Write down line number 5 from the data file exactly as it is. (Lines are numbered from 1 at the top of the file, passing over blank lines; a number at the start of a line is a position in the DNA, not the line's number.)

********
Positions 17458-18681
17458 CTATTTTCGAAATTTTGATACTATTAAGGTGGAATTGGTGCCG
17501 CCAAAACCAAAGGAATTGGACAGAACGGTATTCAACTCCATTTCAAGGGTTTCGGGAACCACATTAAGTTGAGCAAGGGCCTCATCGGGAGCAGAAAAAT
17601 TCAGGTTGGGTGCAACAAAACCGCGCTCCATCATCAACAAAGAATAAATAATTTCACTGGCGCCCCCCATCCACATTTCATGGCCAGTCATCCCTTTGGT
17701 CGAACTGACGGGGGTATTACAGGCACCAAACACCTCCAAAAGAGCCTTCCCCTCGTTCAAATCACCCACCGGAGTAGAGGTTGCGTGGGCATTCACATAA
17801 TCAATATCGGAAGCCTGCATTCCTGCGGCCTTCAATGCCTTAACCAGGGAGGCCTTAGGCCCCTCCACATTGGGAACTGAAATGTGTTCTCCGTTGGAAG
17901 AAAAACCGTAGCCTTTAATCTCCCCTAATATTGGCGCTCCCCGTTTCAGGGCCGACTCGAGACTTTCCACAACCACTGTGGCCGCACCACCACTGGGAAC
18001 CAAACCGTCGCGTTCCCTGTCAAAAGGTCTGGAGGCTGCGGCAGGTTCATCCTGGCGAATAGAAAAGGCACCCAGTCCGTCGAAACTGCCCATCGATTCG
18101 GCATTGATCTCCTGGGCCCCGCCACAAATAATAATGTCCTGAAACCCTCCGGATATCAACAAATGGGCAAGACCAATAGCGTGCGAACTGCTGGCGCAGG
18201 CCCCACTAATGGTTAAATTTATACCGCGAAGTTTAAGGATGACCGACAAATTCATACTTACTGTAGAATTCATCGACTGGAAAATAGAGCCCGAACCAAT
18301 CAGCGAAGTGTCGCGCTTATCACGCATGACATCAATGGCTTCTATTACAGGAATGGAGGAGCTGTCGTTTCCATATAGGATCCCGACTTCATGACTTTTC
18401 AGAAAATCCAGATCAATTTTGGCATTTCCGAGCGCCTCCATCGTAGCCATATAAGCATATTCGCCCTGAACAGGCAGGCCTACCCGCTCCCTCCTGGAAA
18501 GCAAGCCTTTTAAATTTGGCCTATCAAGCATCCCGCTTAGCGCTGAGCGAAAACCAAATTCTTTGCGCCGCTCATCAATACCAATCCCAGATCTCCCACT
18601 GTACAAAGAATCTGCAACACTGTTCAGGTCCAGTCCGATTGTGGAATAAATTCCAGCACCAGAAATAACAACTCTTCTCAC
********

17701 CGAACTGACGGGGGTATTACAGGCACCAAACACCTCCAAAAGAGCCTTCCCCTCGTTCAAATCACCCACCGGAGTAGAGGTTGCGTGGGCATTCACATAA